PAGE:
Holt v. Victoria Fire and Casualty Company

Filing 25

ORDER GRANTING 14 Defendant's Motion for Summary Judgment. Signed by District Judge Carlton W. Reeves on 02/26/2016. (AN)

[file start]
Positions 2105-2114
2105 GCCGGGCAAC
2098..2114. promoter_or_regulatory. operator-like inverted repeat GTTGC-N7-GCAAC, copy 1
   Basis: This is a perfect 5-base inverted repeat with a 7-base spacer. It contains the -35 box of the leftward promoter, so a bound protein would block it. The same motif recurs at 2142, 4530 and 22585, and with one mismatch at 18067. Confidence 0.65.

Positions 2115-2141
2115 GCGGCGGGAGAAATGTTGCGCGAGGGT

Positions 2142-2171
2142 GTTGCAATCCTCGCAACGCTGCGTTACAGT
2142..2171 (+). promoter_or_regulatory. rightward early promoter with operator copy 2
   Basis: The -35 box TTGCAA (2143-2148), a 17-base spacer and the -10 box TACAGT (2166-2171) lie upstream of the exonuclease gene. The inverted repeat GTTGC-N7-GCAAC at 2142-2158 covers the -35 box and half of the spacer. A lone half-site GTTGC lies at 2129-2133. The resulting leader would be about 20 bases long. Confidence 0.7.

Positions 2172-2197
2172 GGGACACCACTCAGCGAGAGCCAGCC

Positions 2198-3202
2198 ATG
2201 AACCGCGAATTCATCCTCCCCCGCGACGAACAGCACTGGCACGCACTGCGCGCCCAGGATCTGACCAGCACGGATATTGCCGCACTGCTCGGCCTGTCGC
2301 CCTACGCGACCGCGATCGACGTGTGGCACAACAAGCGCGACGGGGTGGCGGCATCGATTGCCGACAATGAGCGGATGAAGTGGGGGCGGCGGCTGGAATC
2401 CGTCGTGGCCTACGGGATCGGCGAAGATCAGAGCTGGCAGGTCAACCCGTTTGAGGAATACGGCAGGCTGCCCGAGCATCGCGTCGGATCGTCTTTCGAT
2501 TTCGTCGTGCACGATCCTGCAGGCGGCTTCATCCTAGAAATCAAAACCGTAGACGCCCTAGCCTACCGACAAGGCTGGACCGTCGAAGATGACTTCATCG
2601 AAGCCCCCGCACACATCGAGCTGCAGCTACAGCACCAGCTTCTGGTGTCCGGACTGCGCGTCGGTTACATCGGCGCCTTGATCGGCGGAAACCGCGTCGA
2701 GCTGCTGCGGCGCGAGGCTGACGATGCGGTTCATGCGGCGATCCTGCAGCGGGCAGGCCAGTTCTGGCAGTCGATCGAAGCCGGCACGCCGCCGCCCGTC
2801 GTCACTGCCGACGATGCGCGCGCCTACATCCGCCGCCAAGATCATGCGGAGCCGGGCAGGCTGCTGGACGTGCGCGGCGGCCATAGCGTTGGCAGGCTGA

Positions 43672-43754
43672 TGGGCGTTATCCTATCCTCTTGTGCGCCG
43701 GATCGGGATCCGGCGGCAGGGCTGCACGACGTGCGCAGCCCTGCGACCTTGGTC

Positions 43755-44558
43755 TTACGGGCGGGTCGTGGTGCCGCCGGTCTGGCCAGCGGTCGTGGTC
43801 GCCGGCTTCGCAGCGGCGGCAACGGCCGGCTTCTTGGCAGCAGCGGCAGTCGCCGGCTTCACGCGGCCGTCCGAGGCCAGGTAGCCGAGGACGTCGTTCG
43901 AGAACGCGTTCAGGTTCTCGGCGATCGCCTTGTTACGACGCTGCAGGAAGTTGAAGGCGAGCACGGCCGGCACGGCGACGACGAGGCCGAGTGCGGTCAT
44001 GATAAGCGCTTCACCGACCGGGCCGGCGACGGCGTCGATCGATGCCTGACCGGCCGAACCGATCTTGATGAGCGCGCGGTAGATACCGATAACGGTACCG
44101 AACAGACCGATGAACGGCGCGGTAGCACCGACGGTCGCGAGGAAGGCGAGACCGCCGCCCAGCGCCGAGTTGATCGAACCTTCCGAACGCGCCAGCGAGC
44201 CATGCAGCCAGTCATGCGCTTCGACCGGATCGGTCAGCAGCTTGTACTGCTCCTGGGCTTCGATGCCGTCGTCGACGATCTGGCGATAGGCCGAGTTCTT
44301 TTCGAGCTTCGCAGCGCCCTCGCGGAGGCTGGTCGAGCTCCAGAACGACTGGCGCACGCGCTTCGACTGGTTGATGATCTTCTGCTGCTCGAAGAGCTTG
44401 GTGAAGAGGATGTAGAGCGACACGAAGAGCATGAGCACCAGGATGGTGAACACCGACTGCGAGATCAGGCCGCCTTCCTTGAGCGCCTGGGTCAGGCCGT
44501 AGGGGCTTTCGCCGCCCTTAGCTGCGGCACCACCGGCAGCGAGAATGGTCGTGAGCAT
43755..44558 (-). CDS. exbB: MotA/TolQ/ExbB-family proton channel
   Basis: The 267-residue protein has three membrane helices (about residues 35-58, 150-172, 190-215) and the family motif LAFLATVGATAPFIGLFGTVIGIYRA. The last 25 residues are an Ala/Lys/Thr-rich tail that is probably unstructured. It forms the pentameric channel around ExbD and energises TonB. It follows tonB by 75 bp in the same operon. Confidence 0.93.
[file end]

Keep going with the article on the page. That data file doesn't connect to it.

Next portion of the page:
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IN THE UNITED STATES DISTRICT COURT FOR THE SOUTHERN DISTRICT OF MISSISSIPPI NORTHERN DIVISION EDDIE GRAY HOLT PLAINTIFF V. CAUSE NO. 3:15-cv-077-CWR-LRA VICTORIA FIRE AND CASUALTY COMPANY DEFENDANT ORDER Before the Court is the defendant’s Motion for Summary Judgment. Docket No. 15. The plaintiff filed a response, Docket No. 21, to which the defendant filed a rebuttal. Docket No. 24. Having carefully considered the record and the relevant case law, the Court concludes that summary judgment must be granted. I. Factual and Procedural History The plaintiff, Eddie Gray Holt, owned a 2008 Chevrolet Corvette covered by an insurance policy underwritten by the defendant, Victoria Fire and Casualty Company (“Victoria”), for a coverage period of January 21, 2014 to July 21, 2014. Docket No. 1-1. On or around March 25, 2014, Holt filed a claim alleging that the vehicle had been stolen from the Burlington Coat Factory parking lot in Fairfield, Alabama, where he claims he left it parked overnight. On or about March 27th, the defendant assigned a special investigator, Chad Leverett, to the plaintiff’s claim. Leverett contacted the plaintiff to begin the investigation of his claim. On or about April 17th, Leverett and Fairfield Police detective Larry Kennon reviewed video surveillance footage from Burlington Coat Factory for the time frame that the plaintiff claimed the vehicle was in the parking lot. Docket No. 14-3. Leverett and Kennon have submitted sworn affidavits that the footage did not show Holt’s vehicle enter or exit the parking lot, and it did not show the vehicle parked in the area identified by the plaintiff. Id. at 3-4. 1 On May 28th, Victoria sent Holt a letter requesting him to submit to an examination under oath (EUO) to further investigate his claim. Docket No. 14-5. In that letter, the defendant requested that the plaintiff bring with him, inter alia, certain financial documents such as paystubs, bank account statements, and records of personal debts. The defendant also requested Holt’s cell phone records for the twenty-one hour time period of March 24th, 3:00 p.m. to March 25th, 12:00 p.m. On June 18th, Victoria conducted Holt’s EUO. Docket No. 14-2. The plaintiff did not bring any of the requested documentation, and he refused to answer certain questions concerning his finances. Id. at 11, 17. Holt’s only reason for refusing to provide documentation of his income was, “I just don’t want to disclose my income. I just don’t.” Id. at 11. On or about June 24th, Holt’s attorney provided the defendant with what appears to be a picture of a computer screen displaying the plaintiff’s telephone records. Docket No. 14-6. The picture, however, did not contain the timeframe requested by the defendant. 1 On June 30th, Victoria sent the plaintiff a letter demanding a second EUO to discuss the telephone records and requesting, for a second time, that Holt provide documentation concerning his finances and debts. Docket No. 14-7. In response, on July 10th, Holt, through his attorney, advised that he would not appear for any further examinations but would, as an alternative, answer questions with sworn statements. Docket No. 14-8. On July 17th, Victoria denied Holt’s insurance claim based on the plaintiff’s failure to cooperate, Docket 14-9, and this suit followed. 1 The picture provided phone records for only four hours, March 24th, 2:23 p m. to 6:29 p.m.; a period which did not include the overnight hours. 2 II. Legal Standard Summary judgment is appropriate when “the movant shows that there is no genuine dispute as to any material fact and the movant is entitled to judgment as a matter of law.” Fed. R. Civ. P. 56(a). A party seeking to avoid summary judgment must identify admissible evidence in the record showing a fact dispute. Id. at 56(c)(1). “Once a summary judgment motion is made and properly supported, the nonmovant must go beyond the pleadings and designate specific facts in the record showing that there is a genuine issue for trial.” Wallace v. Texas Tech. Univ., 80 F.3d 1042, 1047 (5th Cir. 1996) (citation omitted). The Court will view the evidence and draw reasonable inferences in the light most favorable to the non-movant. Maddox v. Townsend & Sons, Inc., 639 F.3d 214, 216 (5th Cir. 2011). Conclusory allegations and unsubstantiated assertions, however, are not sufficient summary judgment evidence. Forsyth v. Barr, 19 F.3d 1527, 1537 (5th Cir. 1994). In the absence of proof, the court will not assume that the nonmoving party could or would prove the necessary facts. McCallum Highlands, Ltd. v. Wash. Capital Dus, Inc., 66 F.3d 89, 92 (5th Cir.), as revised on denial of reh’g, 70 F.3d 26 (5th Cir. 1995). Because this case is proceeding in diversity, the applicable substantive law is that of the forum state, Mississippi. Capital City Ins. Co. v. Hurst, 632 F.3d 898, 902 (5th Cir. 2011); Smith v. Goodyear Tire & Rubber Co., 495 F.3d 224, 228 (5th Cir. 2007). State law is determined by looking to the decisions of the state's highest court. St. Paul Fire and Marine Ins. Co. v. Convalescent Serv., Inc., 193 F.3d 340, 342 (5th Cir. 1999). III. Discussion Under Mississippi law, “clauses in insurance policies which authorize insurers to conduct examinations under oath are reasonable and valid.” Foremost Ins. Co. v. Freeman, No. 3:14-cv804-CWR-FKB, 2016 WL 380126, at *2 (S.D. Miss. Jan. 29, 2016) (citing Monticello Ins. Co. v. 3 Mooney, 733 So. 2d 802, 806 (Miss. 1999)). Insureds who have agreed to EUO clauses “are required to respond to all reasonable inquiries and to give all reasonable assistance and . . . failure to do so may well deny them recovery.” Allison v. State Farm Fire & Cas. Co., 543 So. 2d 661, 664 (Miss. 1989). An insured’s offer to produce documents or written responses in lieu of submitting to an EUO is not enough. See Boston Ins. Co. v. Mars, 148 So. 2d 718, 720 (Miss. 1963) (“We are of the opinion that the provision in the policy of insurance for an examination of the insureds under oath contemplated an examination by the question and answer method, wherein the answer to one question may suggest the next question to be asked by the examiner.”). Additionally, an insured’s failure to provide financial information may constitute a material breach of the insurance contract that voids coverage. Mooney, 733 So. 2d at 807. Here, Victoria argues that it is entitled to summary judgment because Holt breached the terms of the insurance policy when he refused to provide documentation concerning his finances and when he refused to submit to a second EUO. The specific terms of the policy that the defendant claims the plaintiff breached state in pertinent part: INSURED PERSONS’ DUTY AFTER AN ACCIDENT OR LOSS The insured will: . . . 4. submit to an examination under oath as often as reasonably requested by us, while not in the presence of any other insured or person making a claim for any coverage under this policy, at a time and place designated by us before an individual or individual chosen by us. . . . 8. provide access to any data and/or records we reasonably request for use in the evaluation or defense of any claim or suit and permit us to make copies of such data or records. Docket No. 14-10, at 7 (emphasis in original). 2 The defendant contends that the plaintiff’s refusal to disclose his income, provide documentation related to his finances and debts, and provide cell phone records was a material 2 Victoria Fire and Casualty Company is the underwriter of the policy. 4 breach of these terms. Victoria submits that the lack of such information prevented completion of its investigation of the alleged theft. In response, the plaintiff offers two arguments why the defendants are not entitled to summary judgment. First, the plaintiff argues that the request for a second EUO was unreasonable because the plaintiff satisfied his duty to cooperate by previously participating in two telephone interviews and one “face to face question/answer session,” Docket No. 1-1, at 3, and under oath, giving a ballpark figure of his income of $30,000 to $40,000 annually. Docket No. 21, at 2. The plaintiff’s argument is without merit. Testimony from the plaintiff’s EUO supports the defendant’s position. Q. A. Q. A. Q. A. Q. A. Q. A. Q. A. Do you have an idea of your weekly, bi-weekly, monthly yearly income? No. It just varies. Have you filled out income tax over the last several years? I have not done it this year. Do you remember last year what you would haveI don’t want to disclose my income. And the reason for that being? I just don’t want to disclose my income. I just don’t. Okay. I can give you a ballpark figure. Somewhere probably around- sometimes its 30, sometimes 40. A year? Yes. Docket No. 14-2, at 10-11(emphasis added). It was reasonable for the defendant to request more than a “ballpark figure” of an insured’s finances during its claims investigation. See McPhail v. State Farm Fire & Cas. Co., No. 92-7444,1993 WL 152061, at *3 (5th Cir. April 30, 1993) (finding that under Mississippi law, “[i]n its effort to possess itself of all knowledge in order to protect against false claims, an insurer may seek more financial data than an insured originally provides so as to satisfy itself of 5 the insured’s financial position.”). It was also reasonable for the defendant to request a second EUO: the plaintiff did not fully cooperate during the first EUO, and he did not provide the requested phone records and financial documentation. Moreover, Holt acknowledges that he refused to divulge detailed financial information requested by the defendant, arguing that “it is common for people not to divulge financial worth, especially when it is positive.” Docket No. 21, at 2. Thus, the plaintiff has failed to establish a fact issue as to whether he refused to comply with Victoria’s reasonable request for information and submit to an EUO “as often and as reasonably requested” as required by the policy. Second, the plaintiff relies on Mullen v. Miss. Farm Bureau Cas. Ins. Co., 98 So.3d 1082, 1089 (Miss. Ct. App. 2012), to argue that his refusal to submit to a second EUO did not void the terms of the policy because his refusal was not willful. Mullen, however, is distinguishable. In Mullen, the insured requested policy language and case law before submitting to an EUO, but she consistently advised the insurer that she was willing to cooperate during the investigation of her claim and she never refused to comply with the terms and conditions of the policy. Id. Here, on the other hand, Holt repeatedly told the defendant that he was not willing to submit to a second EUO and that he was not willing to provide the requested financial documentation. In lieu of acquiescing to the demands of Victoria, Holt advised that he was willing only to provide sworn statements in response to any questions that Victoria put to him. Unlike the plaintiff in Mullen, here, to the extent required by Mullen, the plaintiff’s refusal to cooperate was willful. See Archie v. State Farm Fire & Cas. Co., 813 F. Supp. 1208, 1213 (S.D. Miss. 1992) (granting summary judgment in favor of insurer where the insurer advised plaintiff of his obligation to submit to a sworn examination on several occasions and where plaintiff chose not to submit to the examination but to file a lawsuit instead). 6 On these facts, it was reasonable for the defendant to request a second EUO. The plaintiff had a duty to submit to an EUO under the terms of the policy. And the plaintiff’s indisputable breach of his duty to do so voided the policy. Victoria did not breach its insurance contract or deny in bad faith insurance benefits to which Holt claims he was entitled. IV. Conclusion For these reasons, the defendant’s motion for summary judgment is granted. A separate Final Judgment will issue this day. SO ORDERED, this the 26th day of February, 2016. s/ Carlton W. Reeves UNITED STATES DISTRICT JUDGE 7